The team would need a U.S. training camp facility that has no current NFL team, a decent way of life, and an international airport. That’s where Raleigh finds its way into the discussion.
Read the article, and you’ll find yourself pondering for days the effects of an NFL franchise in London.
Durham wine shop Wine Authorities will open their Raleigh location at Person Street Plaza (Person/Franklin Streets). The store focuses on “drinkers of everyday wine”, with price points below $50. In fact, the majority of the selection is under $15.
From the press release:
Wine Authorities has also won customers with the Enomatic – an Italian wine dispensing machine – ideal for sampling and tasting wines before purchasing. (1 ounce tastings range from 80¢ to $5) The Durham store was the first in the Triangle area to offer 12 wines for tasting throughout the day with the automated wine dispensers; the new Raleigh store will serve 24 different wines daily and boasts a larger lounge area. Wine Authorities will also serve local craft beers on tap, including Trophy Brewing, Crank Arm and the highly allocated Ponysaurus, once it’s available.
The store is planning a Mid-November opening.
Due to the overwhelming demand for apartment space (as mentioned last week), Gordon Grubb is developing a remote parcel near Lake Boone Trail and the Beltline with 3 medium-sized apartment buildings. The project, named Greenway Village (pdf), will be tucked into existing woods behind the Palms Apartments. The project will only replace about 28,000 square feet, a small portion, of the Palms Apartments, but will add 5X the space in 143 units.
Ever wanted to lunch at the fair but were turned off by the full-price admission fee? This year the N.C. State Fair introduces the Lunch Pass. After 11:30, one can buy a Lunch Pass admission card for $9 (cash only) at Gate 9 (Trinity Rd) and get a full refund if he/she exits Gate 9 by 1:30pm. The program only runs on weekdays, so Opening Friday, and Monday thru Friday are included.
Great to see the fair thinking of new ways to get more visitors involved. The two hour time period should provide ample time for most, while some might even have time to ride a ride and give that lunch up in a flash!
It appears the naming rights period for Time Warner Cable has expired at Walnut Creek. The amphitheater, originally called “Walnut Creek Amphitheatre” has carried 3 different naming rights deals in its history; Hardees, Alltel, and Time Warner Cable.
The first show for the upcoming 2014 season was announced yesterday, and it features “Lady Antebellum at Walnut Creek Amphitheatre”, so it looks like until another naming rights deal is secured, the facility will fall back on its original, rightful name.
When corporate naming rights deals first came along, the names stuck with consumers. However after throwing away so many names, it begs two questions: do fluctuating names damage the brand of the facility, and do naming rights deals sway consumer decision making at all? I can certainly say that I am mostly immune to these kinds of efforts (though I whole-heartedly thank RBC/PNC for ponying up half of the money for Raleigh to finally get an arena 😉 )
Good news, Raleigh. Your worst building, the Kip-Dell Homes office at Glenwood and Oberlin is finally coming down, soon! This week the Raleigh Appearance Commission will consider another addition to Raleigh’s booming apartment market.
The 2600 project will contain roughly 150 apartments in a six-story complex that will replace both the Kip-Dell office and the neighboring U-shaped, brick apartment building. That site and height will be ample for some excellent views overlooking the Carolina Country Club golf course from the north-facing upper floor units. The complex is being developed by Gordon Grubb, and the architect is J Davis (as if you can’t tell from that rendering).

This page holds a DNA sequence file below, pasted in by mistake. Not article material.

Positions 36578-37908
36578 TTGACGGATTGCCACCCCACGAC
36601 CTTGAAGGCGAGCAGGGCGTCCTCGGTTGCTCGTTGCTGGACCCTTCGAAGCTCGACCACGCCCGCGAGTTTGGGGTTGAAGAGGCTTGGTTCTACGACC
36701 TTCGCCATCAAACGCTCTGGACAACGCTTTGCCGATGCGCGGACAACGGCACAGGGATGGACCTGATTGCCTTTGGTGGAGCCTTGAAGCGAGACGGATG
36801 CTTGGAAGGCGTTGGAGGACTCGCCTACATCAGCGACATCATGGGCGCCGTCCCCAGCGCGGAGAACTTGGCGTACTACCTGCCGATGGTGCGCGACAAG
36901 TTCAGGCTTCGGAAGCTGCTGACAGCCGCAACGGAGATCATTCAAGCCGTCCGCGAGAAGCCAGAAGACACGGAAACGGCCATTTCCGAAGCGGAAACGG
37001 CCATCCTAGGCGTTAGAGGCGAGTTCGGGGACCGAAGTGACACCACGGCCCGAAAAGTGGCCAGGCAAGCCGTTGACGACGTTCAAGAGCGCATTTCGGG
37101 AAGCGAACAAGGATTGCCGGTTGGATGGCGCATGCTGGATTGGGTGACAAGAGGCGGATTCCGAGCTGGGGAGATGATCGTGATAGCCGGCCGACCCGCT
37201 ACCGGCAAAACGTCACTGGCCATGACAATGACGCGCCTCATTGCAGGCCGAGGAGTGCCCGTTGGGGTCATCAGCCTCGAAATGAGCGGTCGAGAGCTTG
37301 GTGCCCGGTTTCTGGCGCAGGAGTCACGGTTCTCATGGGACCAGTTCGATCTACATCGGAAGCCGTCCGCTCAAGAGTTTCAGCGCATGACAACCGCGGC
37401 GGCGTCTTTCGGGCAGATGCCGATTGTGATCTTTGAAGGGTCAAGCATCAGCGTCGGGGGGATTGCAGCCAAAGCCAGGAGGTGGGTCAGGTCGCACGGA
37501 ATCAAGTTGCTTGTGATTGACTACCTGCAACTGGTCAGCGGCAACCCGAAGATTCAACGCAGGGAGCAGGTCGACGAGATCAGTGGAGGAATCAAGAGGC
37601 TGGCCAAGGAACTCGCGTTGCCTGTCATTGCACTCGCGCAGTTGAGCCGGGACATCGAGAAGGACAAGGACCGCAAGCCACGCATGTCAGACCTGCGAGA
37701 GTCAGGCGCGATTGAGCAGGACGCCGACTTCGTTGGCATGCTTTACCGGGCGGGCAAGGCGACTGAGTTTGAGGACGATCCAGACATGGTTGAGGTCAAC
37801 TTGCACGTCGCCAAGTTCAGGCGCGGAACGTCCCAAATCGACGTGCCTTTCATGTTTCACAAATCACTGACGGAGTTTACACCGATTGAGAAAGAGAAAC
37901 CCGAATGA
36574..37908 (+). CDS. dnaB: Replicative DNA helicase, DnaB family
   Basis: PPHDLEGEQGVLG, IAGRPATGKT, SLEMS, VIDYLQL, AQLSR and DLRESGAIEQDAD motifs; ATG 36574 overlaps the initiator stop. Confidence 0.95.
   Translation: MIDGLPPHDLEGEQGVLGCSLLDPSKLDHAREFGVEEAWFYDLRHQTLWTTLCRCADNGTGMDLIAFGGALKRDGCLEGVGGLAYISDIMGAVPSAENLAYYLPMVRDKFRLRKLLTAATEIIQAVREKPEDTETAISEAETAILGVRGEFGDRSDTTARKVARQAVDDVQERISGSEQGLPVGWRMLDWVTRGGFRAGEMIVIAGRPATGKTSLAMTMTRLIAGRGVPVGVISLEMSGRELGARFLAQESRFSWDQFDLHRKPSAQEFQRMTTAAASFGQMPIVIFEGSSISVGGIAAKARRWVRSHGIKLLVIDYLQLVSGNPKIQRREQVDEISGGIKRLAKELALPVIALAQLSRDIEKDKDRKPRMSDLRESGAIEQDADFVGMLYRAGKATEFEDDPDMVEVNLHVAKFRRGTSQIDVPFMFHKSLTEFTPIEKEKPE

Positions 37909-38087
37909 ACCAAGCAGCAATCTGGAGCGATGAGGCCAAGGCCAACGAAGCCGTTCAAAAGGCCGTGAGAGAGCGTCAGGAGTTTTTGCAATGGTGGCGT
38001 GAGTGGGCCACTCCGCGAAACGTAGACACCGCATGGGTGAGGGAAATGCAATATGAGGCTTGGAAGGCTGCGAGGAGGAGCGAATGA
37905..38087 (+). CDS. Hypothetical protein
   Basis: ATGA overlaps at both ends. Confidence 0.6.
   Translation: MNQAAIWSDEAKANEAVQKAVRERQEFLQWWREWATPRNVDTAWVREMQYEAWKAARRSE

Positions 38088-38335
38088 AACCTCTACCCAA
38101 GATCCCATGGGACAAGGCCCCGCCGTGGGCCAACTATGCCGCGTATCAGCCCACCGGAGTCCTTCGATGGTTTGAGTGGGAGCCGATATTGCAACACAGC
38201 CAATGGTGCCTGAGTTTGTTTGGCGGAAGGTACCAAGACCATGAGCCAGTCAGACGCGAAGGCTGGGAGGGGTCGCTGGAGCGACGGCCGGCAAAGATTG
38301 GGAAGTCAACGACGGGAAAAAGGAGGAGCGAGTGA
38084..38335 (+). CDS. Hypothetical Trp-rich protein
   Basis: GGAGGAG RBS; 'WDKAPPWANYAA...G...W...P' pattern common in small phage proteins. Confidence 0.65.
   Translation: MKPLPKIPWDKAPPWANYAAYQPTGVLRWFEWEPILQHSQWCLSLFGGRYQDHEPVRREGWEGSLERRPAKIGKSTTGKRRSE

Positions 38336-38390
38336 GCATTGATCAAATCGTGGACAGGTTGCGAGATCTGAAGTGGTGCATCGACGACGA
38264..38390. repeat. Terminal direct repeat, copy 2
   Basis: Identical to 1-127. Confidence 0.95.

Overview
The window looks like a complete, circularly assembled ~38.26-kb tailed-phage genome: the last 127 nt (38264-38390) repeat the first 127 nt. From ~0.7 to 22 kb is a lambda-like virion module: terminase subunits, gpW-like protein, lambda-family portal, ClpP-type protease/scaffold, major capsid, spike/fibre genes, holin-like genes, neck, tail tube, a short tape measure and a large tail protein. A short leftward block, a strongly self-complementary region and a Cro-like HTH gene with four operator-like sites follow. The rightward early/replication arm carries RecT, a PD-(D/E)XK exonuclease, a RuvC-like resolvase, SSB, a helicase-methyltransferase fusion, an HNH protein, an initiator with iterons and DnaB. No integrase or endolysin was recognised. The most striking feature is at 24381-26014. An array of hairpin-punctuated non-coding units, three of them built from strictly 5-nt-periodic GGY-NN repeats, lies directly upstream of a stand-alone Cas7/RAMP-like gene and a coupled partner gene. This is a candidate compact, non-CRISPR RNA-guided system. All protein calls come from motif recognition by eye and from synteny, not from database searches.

The decision to develop the property with apartments was apparently an easy one for Grubb, as I recently learned that the 290-apartment complex replacing Balentine’s received over 6,400 applications. While apartment projects around St. Mary’s, Hillsborough Street, and Oberlin are rocketing upward, we can probably expect more and bigger project announcements in the coming year (especially around Crabtree).
It will be interesting to see if the plans for the 2600 project will cause as much angst in the community as we’ve seen historically with that property. Around 1983 Guest Quarters announced plans to develop the site with a suite hotel of an approximately similar size to the planned 2600. Neighbors and Carolina Country Club members posted yard signs and used all available political clout to eventually cause Guest Quarters to cancel the project.
This is 2013, however, and the political climate in Raleigh and in the club are different. A different generation is in charge at the club, and the top ranking members have strong real estate backgrounds. Grabbing the popcorn…
Today the NC DOT announced that they will be raising the speed limit from 65mph to 70mph on essentially the entire 540/toll road complex south of Glenwood Avenue. More specifically, the roads that will be raised to 70 are:
- I-540 and NC 540 – the entire existing arc.
- NC147 between I-40 and NC-540 – the toll expressway extension of Durham Freeway, south of I-40.
The signage changes will be complete by the end of this month.
Over 43,000 households will see big changes to their garbage and recycling pickup services beginning today. From this point forward all recycling pickup service will be from the blue rolling carts, not the small green bins. Many residents will see their garbage and yard trash schedules change, as routing for these services was altered in many neighborhoods.